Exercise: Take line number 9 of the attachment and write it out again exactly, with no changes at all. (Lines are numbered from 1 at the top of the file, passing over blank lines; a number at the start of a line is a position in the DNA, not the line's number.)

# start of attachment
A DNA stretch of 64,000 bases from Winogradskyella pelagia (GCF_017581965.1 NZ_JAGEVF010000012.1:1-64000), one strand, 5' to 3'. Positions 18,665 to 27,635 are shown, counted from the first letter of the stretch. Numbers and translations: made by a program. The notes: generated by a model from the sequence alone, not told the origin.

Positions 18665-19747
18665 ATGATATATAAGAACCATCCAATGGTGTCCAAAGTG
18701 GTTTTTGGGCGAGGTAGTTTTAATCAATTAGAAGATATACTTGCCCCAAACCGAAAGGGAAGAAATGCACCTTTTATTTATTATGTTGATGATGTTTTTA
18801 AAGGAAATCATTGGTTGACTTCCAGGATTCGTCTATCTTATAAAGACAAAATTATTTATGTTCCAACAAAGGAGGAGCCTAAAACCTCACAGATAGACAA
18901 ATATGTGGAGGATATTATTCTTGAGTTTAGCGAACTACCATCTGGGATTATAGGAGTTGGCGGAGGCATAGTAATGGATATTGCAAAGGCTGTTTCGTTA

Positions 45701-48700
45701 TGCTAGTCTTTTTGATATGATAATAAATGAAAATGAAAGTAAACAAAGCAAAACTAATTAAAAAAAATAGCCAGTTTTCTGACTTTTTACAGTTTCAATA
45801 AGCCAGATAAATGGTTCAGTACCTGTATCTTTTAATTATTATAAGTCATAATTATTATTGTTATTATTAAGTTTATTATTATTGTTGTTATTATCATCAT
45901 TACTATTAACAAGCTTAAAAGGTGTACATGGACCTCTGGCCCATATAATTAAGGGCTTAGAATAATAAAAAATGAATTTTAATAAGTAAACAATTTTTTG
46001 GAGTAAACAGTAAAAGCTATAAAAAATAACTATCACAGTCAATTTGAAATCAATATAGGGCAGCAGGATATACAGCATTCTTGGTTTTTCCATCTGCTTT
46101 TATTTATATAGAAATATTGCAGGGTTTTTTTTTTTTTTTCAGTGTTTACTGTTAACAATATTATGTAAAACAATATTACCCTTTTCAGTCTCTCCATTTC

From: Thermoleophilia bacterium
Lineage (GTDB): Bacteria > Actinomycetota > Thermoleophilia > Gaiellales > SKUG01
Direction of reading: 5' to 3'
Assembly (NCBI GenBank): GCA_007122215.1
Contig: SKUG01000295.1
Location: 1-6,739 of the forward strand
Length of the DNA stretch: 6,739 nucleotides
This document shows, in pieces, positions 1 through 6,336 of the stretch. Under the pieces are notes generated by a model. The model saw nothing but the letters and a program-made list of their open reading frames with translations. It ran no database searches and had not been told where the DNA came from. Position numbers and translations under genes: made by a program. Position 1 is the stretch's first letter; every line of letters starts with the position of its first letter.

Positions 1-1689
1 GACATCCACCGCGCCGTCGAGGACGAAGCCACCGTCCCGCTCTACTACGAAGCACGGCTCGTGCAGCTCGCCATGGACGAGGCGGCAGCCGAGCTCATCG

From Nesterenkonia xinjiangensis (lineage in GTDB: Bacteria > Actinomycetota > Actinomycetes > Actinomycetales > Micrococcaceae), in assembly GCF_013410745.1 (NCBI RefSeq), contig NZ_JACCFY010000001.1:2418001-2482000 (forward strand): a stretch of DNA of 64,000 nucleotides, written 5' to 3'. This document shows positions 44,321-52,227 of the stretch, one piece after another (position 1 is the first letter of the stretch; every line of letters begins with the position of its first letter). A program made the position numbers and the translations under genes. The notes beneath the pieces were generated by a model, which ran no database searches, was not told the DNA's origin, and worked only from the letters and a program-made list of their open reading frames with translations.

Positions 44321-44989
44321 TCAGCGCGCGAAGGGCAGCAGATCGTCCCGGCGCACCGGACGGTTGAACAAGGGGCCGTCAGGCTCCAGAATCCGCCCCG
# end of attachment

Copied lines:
45801 AGCCAGATAAATGGTTCAGTACCTGTATCTTTTAATTATTATAAGTCATAATTATTATTGTTATTATTAAGTTTATTATTATTGTTGTTATTATCATCAT